Casteau to Le Cateau
By Jon Cooksey and Jerry Murland
Pen & Sword, 2014
At 150 pages the volume is easily digestible and easy to slip into a bag, glovebox, or pocket. Jon Cooksey, known to many as the editor of the Western Front Association’s journal ‘Stand To!’, and Jerry Murland, who has penned several books about the Great War, are well-placed to offer their insight into following the route of the British Expeditionary Force during the opening stages of the war.
Balancing a battlefield guide with the necessary contextual history can be a fine line; too much emphasis on one side can risk alienating the intended audience. Thankfully this volume manages to strike the right balance. Splitting the Mons action into two parts was probably the right thing to do, and allows more focus on the composite parts.
The guide slips seamlessly from practical advice around accommodation and eateries to directing the reader to relevant sites of interest. The routes start with basic information about distance, co-ordinates, and relevant supplementary maps, before setting out the events and significance of the locations on the route. Personal accounts and war diary extracts are used to great effect to illustrate the experience of the soldiers involved. Murland’s knowledge of German records also makes for a more balanced approach.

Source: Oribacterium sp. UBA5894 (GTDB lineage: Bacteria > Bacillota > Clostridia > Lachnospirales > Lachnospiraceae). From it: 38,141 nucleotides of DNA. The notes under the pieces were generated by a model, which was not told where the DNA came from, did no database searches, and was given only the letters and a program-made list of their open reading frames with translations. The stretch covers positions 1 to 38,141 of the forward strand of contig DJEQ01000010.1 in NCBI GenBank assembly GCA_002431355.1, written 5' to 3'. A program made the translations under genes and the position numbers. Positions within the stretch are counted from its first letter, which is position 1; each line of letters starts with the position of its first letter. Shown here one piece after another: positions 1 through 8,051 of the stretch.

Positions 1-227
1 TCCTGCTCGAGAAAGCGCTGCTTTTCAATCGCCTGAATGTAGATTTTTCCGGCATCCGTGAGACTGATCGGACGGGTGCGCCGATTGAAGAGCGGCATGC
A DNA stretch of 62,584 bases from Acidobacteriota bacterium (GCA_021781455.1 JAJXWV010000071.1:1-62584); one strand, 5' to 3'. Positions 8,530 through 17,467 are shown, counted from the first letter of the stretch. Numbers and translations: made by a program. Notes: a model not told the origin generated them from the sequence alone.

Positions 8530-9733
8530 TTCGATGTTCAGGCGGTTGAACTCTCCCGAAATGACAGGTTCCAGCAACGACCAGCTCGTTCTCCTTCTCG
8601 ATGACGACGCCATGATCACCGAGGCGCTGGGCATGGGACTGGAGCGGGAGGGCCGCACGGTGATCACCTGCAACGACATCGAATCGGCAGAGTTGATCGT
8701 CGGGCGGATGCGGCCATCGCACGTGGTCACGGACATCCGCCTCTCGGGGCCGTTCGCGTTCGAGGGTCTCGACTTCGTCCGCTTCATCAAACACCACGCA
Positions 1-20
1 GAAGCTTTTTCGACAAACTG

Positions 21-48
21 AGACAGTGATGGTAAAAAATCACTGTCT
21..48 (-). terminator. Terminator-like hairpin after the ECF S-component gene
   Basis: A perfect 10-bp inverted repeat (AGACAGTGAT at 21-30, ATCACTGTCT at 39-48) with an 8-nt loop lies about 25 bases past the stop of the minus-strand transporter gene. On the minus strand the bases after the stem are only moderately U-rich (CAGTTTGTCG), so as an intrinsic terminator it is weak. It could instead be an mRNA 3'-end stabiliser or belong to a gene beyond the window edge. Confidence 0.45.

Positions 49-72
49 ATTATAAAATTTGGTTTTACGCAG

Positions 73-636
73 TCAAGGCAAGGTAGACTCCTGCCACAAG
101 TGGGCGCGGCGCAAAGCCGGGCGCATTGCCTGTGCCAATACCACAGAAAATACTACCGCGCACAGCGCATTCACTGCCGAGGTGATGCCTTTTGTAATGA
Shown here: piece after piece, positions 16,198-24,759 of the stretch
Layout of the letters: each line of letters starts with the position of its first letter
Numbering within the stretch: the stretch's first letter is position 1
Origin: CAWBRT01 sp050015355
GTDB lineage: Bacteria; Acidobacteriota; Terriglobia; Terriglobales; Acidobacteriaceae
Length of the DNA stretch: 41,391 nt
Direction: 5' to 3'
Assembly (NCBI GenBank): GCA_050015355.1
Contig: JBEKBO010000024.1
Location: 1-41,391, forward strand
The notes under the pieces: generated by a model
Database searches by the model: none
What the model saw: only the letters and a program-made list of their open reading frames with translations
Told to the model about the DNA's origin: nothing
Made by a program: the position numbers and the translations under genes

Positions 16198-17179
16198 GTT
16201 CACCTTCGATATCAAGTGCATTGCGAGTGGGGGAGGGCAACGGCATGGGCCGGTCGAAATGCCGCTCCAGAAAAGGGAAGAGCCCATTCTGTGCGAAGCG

Contemporary and modern images are liberally used, and clear and simple maps complement the written directions and highlight the points of interest that are referred to in the text, although strangely there is not an overall map showing the path of the retreat.
The book ends rather abruptly; a summary of events up to this point would have been beneficial, however this is only a minor quibble and I look forward to being able to use the book on a future trip.
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The Retreat from Mons 1914 – North: Casteau to Le Cateau the Western Front by Car, by Bike and on Foot (Battle Lines)